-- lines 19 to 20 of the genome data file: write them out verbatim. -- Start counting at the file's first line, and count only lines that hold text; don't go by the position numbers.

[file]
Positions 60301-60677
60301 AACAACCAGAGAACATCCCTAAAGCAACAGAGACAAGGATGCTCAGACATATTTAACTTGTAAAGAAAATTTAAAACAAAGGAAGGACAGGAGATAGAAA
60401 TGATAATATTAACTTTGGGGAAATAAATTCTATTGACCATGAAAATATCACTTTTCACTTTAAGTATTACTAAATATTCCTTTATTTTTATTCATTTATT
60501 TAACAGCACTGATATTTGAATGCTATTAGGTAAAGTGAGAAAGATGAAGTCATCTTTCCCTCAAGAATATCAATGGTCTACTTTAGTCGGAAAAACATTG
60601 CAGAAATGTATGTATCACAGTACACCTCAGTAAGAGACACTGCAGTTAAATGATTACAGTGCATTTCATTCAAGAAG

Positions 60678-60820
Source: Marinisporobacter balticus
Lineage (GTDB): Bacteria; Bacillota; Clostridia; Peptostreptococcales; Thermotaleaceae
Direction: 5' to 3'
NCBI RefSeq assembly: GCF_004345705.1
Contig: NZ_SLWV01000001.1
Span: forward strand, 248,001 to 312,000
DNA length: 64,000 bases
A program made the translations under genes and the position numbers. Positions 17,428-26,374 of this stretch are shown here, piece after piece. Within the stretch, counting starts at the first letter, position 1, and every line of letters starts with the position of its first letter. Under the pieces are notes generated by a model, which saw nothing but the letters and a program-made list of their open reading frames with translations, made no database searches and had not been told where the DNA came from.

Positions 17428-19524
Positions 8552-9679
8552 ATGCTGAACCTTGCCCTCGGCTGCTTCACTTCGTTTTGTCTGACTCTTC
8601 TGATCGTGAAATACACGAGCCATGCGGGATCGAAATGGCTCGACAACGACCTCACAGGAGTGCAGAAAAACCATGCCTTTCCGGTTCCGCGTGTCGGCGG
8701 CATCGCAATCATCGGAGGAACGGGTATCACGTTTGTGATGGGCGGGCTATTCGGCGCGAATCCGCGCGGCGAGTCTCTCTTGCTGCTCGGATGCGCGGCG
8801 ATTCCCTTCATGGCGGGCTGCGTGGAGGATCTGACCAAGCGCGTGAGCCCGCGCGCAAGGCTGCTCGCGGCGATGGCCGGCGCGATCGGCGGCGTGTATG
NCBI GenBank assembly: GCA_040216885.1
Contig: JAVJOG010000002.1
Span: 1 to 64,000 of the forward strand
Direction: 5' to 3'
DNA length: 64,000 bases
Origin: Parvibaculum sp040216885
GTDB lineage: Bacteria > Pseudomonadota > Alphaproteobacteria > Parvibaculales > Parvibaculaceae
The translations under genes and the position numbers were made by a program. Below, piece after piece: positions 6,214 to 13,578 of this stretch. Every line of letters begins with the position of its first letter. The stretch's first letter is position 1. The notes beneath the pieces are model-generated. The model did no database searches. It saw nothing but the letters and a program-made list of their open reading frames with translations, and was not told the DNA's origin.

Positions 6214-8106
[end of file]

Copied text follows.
8701 CATCGCAATCATCGGAGGAACGGGTATCACGTTTGTGATGGGCGGGCTATTCGGCGCGAATCCGCGCGGCGAGTCTCTCTTGCTGCTCGGATGCGCGGCG
8801 ATTCCCTTCATGGCGGGCTGCGTGGAGGATCTGACCAAGCGCGTGAGCCCGCGCGCAAGGCTGCTCGCGGCGATGGCCGGCGCGATCGGCGGCGTGTATG